Indian official says not destroying smallpox could increase chances of bioterrorism

Kalyan Banerjee, the former director of the National Institute of Virology in Pune, India, said that delaying the destruction of remaining smallpox virus could raise the chances for the deadly virus to be used in bioterrorism.

The World Health Assembly announced last Tuesday that any decision on the destruction of the two remaining known stocks would be deferred for “crucial research” based on the virus, The Economic Times reports.

Smallpox was eradicated officially in 1980. After all countries were asked to surrender their stocks of the virus to the World Health Organization, the virus was relegated to two WHO-sanctioned facilities at the U.S. Centers for Disease Control and Prevention in Atlanta and a Russian facility in Kolsovo in Siberia.

"If the destruction is delayed indefinitely, the synthesis and preparation of small pox virus as a bio-weapon, by a non-superpower would increase and it may truly become a poor man's atom bomb," Banerjee said, according to The Economic Times. "In my opinion, the world will gain much more by destroying the last traces of the virus than by keeping it.”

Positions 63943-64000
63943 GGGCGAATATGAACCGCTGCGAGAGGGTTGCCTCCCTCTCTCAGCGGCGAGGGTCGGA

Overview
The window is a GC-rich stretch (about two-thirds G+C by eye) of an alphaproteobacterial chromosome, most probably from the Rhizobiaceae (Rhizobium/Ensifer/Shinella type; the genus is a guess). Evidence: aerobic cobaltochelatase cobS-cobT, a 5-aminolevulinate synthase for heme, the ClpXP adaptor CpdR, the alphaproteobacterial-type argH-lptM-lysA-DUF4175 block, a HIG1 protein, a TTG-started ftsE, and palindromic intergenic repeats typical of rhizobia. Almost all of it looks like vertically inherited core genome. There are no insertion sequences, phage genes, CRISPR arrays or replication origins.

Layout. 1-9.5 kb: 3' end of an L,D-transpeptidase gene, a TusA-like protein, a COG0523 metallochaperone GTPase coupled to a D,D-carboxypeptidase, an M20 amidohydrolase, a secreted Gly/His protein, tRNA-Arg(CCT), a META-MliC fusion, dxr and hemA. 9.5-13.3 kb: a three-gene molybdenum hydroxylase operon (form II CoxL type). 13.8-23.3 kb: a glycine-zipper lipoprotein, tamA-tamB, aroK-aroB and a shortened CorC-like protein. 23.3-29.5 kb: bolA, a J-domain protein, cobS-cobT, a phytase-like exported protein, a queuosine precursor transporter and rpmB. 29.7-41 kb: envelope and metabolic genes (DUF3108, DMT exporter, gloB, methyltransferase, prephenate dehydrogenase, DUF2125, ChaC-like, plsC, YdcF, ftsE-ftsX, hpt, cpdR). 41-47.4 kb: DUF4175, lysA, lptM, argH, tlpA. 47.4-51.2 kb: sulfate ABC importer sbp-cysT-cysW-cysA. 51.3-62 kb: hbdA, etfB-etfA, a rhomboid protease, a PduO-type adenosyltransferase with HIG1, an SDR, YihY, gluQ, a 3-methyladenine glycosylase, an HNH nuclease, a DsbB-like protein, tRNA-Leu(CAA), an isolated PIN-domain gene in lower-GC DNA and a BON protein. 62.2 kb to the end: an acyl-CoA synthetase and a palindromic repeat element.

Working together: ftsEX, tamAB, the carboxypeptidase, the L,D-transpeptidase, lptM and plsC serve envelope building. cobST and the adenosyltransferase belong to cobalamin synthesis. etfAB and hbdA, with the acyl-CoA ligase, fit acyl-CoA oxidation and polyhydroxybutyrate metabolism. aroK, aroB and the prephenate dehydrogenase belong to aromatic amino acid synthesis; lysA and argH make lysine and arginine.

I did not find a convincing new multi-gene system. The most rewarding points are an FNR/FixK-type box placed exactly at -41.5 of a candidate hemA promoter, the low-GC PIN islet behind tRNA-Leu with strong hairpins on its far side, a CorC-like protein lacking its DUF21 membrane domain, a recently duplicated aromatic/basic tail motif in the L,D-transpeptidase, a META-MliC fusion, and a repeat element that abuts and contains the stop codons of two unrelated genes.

Banerjee was a former member of a WHO advisory committee on smallpox research and he is now a committee advisor.

"The arguments tendered in favor of retaining the virus appear to be unconvincing,” Banerjee said, according to The Economic Times. “To put it bluntly, it is the same logic, by which the superpowers continue the possession of the nuclear weapons; they wish to hold on to the smallpox virus as a super bio-weapon. The research is being drawn on and on, but research cannot be made a tool or apology for the indefinite retention of the virus."

Banerjee said that the smallpox researchers wished to sequence one strain each of “variola major” and “variola minor” for archival purposes. According to Banerjee, the researchers have now fully sequenced over 40 strains and could continue by sequencing all possible strains.